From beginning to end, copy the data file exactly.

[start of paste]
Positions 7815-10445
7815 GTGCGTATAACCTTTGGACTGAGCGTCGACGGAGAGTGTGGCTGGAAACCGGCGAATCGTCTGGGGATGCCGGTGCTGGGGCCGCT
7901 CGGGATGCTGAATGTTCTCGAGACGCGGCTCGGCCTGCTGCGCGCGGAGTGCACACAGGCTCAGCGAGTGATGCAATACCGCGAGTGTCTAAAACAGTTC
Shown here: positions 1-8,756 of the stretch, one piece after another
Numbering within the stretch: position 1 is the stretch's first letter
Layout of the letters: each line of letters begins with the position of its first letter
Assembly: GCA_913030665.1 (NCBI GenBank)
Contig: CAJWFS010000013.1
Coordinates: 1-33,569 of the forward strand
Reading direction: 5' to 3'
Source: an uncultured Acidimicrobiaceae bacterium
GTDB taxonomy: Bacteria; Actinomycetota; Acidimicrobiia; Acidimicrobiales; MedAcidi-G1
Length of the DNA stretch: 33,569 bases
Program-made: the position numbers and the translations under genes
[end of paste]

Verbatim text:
Positions 7815-10445
7815 GTGCGTATAACCTTTGGACTGAGCGTCGACGGAGAGTGTGGCTGGAAACCGGCGAATCGTCTGGGGATGCCGGTGCTGGGGCCGCT
7901 CGGGATGCTGAATGTTCTCGAGACGCGGCTCGGCCTGCTGCGCGCGGAGTGCACACAGGCTCAGCGAGTGATGCAATACCGCGAGTGTCTAAAACAGTTC
Shown here: positions 1-8,756 of the stretch, one piece after another
Numbering within the stretch: position 1 is the stretch's first letter
Layout of the letters: each line of letters begins with the position of its first letter
Assembly: GCA_913030665.1 (NCBI GenBank)
Contig: CAJWFS010000013.1
Coordinates: 1-33,569 of the forward strand
Reading direction: 5' to 3'
Source: an uncultured Acidimicrobiaceae bacterium
GTDB taxonomy: Bacteria; Actinomycetota; Acidimicrobiia; Acidimicrobiales; MedAcidi-G1
Length of the DNA stretch: 33,569 bases
Program-made: the position numbers and the translations under genes